Dismiss Notice
Join Physics Forums Today!
The friendliest, high quality science and math community on the planet! Everyone who loves science is here!

Being defined and existence.

  1. Mar 9, 2012 #1
    In mathematics, people construct and define things. And along with these, I found something very confusing:

    Statement 1: if a thing exists, then the thing is defined.

    I think this statement is true in mathematics. But this kind of statement I can't translate to first order calculus. Anyway, if this is true, then it is also ture:

    Statement 2: if a thing is not defined, then the thing does not exists.

    Then here a confusion begins:

    Example 1:

    We know that 6/0 is undefined (at least, most people say so). So by Statement 2 we may derive that 6/0 does not exists. Well, I'm not sure if it is true... Suppose 6/0 is a number such that multyplying this with 9 produces 6. In a first thought, if I think 6/0 like this, then it treuly does not exists. But In this first thought, I kinda already defined what 6/0 is, which means, 6/0 is defined. If I don suppose 6/0 like that, I have no idea of what this is, thus I can't think of the existence of it at all.

    Example 2:

    Now, if you consider some strange symbol like (6,0)/0, then it is undefined. But in the first place, I don't think I can say of whether it exists or not at all, because I do not know what this is.


    (1) Maybe, Statement 1 is wrong in the first place. Is it? Please correct me.

    (2) If it is ture, where I am wrong? Is my notion of 'being defined' wrong? Please give me insight.
  2. jcsd
  3. Mar 9, 2012 #2

    I like Serena

    User Avatar
    Homework Helper

    Hi julypraise! :smile:

    In mathematics we work with systems of definitions and axioms.
    If something is not defined within that system, it does not exist in that system.
    And if something exists in reality, or in another system, but it is not defined in the system we're currently working with, it is still not defined and does not exist within our system.

    In your example 6/0 is usually not defined, because in the system that you are used to, the regular real numbers, we cannot make a consistent definition for 6/0, so it is explicitly undefined.

    However, there are other mathematical systems in which 6/0 is defined, for instance, 6/0 might be defined as infinity (symbol ∞).
    But this can only be done at the cost of making something else we take for granted undefined, so it does not exist within this system.
  4. Mar 9, 2012 #3
    Not sure where you saw that. Perhaps if you tell us, it would help. It's manifestly false. For example in ZFC set theory (the standard set theory in use by mathematicians) the collection of all subsets of the natural numbers exists. If N is the natural numbers, then P(N) is the power set of the natural numbers; and this exists by the power set axiom.

    But most subsets of the natural numbers are not definable, in the technical sense.


    So you have to tell us where you read your statements, and why someone is claiming they're true, when they're not.

    What do you mean by "define?" I can define a unicorn as a beast with one horn; but that doesn't mean unicorns exist.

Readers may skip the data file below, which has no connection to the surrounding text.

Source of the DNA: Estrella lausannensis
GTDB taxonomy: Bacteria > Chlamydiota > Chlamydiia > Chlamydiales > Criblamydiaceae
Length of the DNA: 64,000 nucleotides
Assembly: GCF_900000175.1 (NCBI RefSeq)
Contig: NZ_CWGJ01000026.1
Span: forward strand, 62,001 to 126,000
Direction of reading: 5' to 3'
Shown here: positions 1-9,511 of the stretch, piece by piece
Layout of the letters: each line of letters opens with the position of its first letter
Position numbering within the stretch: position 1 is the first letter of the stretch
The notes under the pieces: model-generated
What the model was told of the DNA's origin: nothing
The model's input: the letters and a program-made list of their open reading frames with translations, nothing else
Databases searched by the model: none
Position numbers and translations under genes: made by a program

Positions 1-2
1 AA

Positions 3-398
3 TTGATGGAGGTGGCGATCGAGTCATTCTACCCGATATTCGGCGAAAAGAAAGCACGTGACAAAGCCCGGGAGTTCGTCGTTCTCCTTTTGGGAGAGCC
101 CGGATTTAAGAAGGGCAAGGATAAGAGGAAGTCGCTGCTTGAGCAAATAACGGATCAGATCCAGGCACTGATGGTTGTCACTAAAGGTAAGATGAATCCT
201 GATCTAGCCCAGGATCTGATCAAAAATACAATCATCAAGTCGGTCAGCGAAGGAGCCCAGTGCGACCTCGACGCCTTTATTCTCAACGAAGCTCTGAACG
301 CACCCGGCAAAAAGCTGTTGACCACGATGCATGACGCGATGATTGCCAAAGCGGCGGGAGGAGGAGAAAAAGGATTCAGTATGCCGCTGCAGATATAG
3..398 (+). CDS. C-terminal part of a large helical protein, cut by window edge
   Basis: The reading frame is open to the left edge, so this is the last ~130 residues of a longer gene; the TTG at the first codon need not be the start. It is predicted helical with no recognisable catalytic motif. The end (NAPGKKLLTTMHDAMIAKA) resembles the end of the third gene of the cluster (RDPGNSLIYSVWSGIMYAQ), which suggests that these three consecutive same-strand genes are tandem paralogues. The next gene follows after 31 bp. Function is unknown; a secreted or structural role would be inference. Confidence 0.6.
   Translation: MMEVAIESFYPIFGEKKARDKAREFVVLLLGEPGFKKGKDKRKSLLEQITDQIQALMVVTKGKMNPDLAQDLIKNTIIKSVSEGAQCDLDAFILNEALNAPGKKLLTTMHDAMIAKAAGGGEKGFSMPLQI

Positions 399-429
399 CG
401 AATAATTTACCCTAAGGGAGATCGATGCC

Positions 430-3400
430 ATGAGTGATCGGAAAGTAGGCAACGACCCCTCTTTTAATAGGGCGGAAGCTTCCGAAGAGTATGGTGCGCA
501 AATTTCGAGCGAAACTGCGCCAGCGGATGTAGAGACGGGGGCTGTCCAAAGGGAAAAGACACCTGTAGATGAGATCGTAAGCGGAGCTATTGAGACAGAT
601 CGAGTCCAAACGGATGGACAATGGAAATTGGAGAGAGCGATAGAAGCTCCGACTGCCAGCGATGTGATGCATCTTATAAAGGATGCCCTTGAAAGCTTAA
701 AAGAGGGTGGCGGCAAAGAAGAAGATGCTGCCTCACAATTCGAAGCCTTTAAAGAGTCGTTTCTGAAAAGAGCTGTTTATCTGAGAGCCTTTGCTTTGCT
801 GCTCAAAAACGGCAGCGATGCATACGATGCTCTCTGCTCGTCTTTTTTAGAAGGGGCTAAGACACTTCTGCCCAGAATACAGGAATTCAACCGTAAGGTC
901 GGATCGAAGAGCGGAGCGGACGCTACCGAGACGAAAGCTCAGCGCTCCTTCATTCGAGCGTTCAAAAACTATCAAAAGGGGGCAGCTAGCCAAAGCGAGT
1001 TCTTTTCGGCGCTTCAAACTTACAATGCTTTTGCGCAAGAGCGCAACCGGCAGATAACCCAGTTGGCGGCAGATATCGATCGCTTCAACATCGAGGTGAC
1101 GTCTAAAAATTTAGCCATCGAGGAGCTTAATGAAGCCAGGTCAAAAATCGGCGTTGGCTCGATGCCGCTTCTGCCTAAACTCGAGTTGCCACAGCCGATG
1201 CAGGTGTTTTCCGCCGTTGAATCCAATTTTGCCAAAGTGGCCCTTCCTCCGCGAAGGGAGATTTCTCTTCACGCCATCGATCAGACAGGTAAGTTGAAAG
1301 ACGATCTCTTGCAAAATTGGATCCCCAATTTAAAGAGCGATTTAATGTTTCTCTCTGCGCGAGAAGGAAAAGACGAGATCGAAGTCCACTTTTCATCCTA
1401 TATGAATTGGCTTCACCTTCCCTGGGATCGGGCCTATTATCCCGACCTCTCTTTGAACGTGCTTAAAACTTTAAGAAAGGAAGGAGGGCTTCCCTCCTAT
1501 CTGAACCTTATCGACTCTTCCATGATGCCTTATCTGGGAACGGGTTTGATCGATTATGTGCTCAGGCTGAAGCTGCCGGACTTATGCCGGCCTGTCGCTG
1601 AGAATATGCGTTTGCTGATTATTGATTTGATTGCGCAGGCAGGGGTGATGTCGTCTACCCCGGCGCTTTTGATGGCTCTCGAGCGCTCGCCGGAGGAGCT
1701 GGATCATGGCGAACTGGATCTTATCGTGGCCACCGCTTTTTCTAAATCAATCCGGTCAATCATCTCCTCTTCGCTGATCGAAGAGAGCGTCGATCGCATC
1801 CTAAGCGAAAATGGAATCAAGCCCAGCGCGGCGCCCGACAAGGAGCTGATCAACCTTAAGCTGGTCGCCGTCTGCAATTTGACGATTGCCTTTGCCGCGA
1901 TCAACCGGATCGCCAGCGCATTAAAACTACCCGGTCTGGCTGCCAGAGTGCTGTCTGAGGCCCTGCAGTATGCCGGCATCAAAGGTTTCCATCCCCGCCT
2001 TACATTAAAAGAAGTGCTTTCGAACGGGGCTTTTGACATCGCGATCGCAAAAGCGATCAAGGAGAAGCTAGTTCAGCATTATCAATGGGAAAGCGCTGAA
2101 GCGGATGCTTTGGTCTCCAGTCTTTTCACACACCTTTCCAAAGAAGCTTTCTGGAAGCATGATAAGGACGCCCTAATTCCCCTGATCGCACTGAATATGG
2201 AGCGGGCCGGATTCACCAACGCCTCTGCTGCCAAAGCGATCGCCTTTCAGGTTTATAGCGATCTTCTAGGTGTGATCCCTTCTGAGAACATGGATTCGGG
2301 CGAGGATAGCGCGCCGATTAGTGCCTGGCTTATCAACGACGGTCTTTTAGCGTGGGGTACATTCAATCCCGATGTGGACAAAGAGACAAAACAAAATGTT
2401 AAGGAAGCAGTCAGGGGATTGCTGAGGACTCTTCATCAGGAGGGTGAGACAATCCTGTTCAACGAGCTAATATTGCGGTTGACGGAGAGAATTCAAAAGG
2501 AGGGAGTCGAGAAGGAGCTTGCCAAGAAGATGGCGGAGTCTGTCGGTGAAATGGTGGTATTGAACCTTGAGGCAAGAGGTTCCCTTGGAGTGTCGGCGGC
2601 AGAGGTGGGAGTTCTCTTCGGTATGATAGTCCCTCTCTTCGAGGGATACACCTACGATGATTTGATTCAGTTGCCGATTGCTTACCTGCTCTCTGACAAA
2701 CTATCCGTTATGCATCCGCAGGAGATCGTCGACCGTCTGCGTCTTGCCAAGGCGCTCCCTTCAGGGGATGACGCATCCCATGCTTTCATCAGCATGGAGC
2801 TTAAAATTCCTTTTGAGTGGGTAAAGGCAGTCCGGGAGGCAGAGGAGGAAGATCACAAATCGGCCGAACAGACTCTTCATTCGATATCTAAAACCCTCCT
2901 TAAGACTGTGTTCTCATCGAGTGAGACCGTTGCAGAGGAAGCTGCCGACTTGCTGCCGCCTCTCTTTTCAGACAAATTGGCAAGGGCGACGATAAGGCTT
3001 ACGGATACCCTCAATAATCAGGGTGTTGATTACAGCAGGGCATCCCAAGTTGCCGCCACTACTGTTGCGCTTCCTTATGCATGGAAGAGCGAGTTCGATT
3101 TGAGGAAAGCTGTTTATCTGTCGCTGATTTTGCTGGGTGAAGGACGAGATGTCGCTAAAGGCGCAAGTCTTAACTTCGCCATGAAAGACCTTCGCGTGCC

5. Mar 9, 2012 #4
    Okay, guys. The actual problem I have is on this post:


    Anc actually both of you guys commented here.

    Okay Rudin in his definition forms the quotient and

    kinda construct the derivative by the limit of the quotient.

    So in what point of ZFC axioms can this (these performance of forming and

    defining) be justified?

    I can't clarify how this works in the ground of ZFC,

    especially when I use only predcate language.

    Is my point clear by the way?
  6. Mar 9, 2012 #5
    Okay, I've tried to clarify the Rudin's definition by using the first order language as much as I can. Please check if this is correct:

    Definition (Rudin, p. 103; revised by me). Suppose [itex]f[/itex] is defined (and real-valued) on [itex][a,b][/itex]. Suppose [itex]x\in [a,a][/itex]. Suppose there exists a function [itex]\phi[/itex] defined by [itex]{\displaystyle \phi(t)=\frac{f(t)-f(x)}{t-x}\quad(a<t<b,t\neq x)}[/itex]. If [itex]\lim_{t\to x}\phi(t)[/itex] exists (in [itex]\mathbb{R}[/itex]) then we say [itex]f[/itex] is differentiable at [itex]x[/itex]. Suppose the limit exists for some [itex]x \in [a,b][/itex]. Then, in this case, we define a function [itex]f'[/itex], naming it the derivative of [itex]f[/itex], by [itex]f'(x)=\lim_{t\to x}\phi(t)[/itex] for all [itex]x \in [a,b][/itex] such that the limit exists.

    If this revised definition is correct (and the revision is correct), then we cannot use this definition for the function that I defined in #1 in the post


    because such [itex]\phi[/itex] function does not exist (it can be proved by contradiction), and therefore it's not that the derivative does not exist but is undefined.
    Last edited: Mar 10, 2012
  7. Mar 10, 2012 #6
    Oh I see you are the one asking if the derivative is defined on a singleton set by abuse of Rudin. No, it's not. An interval [a,b] requires that a < b where the inequality is strict. The discussion in that other thread really has nothing to do with Rudin or the real numbers.
  8. Mar 10, 2012 #7
    Okay. But Rudin in his textbook (Baby Rudin) does not specify that it should be a<b when defining [a,b]. And anyway, if the interval should satisfy that requirement, then by his textbook, we cannot consider the derivative of a function defined at a isolated point at all. But he talks about this thing. Please refer to my recent post:

Share this great discussion with others via Reddit, Google+, Twitter, or Facebook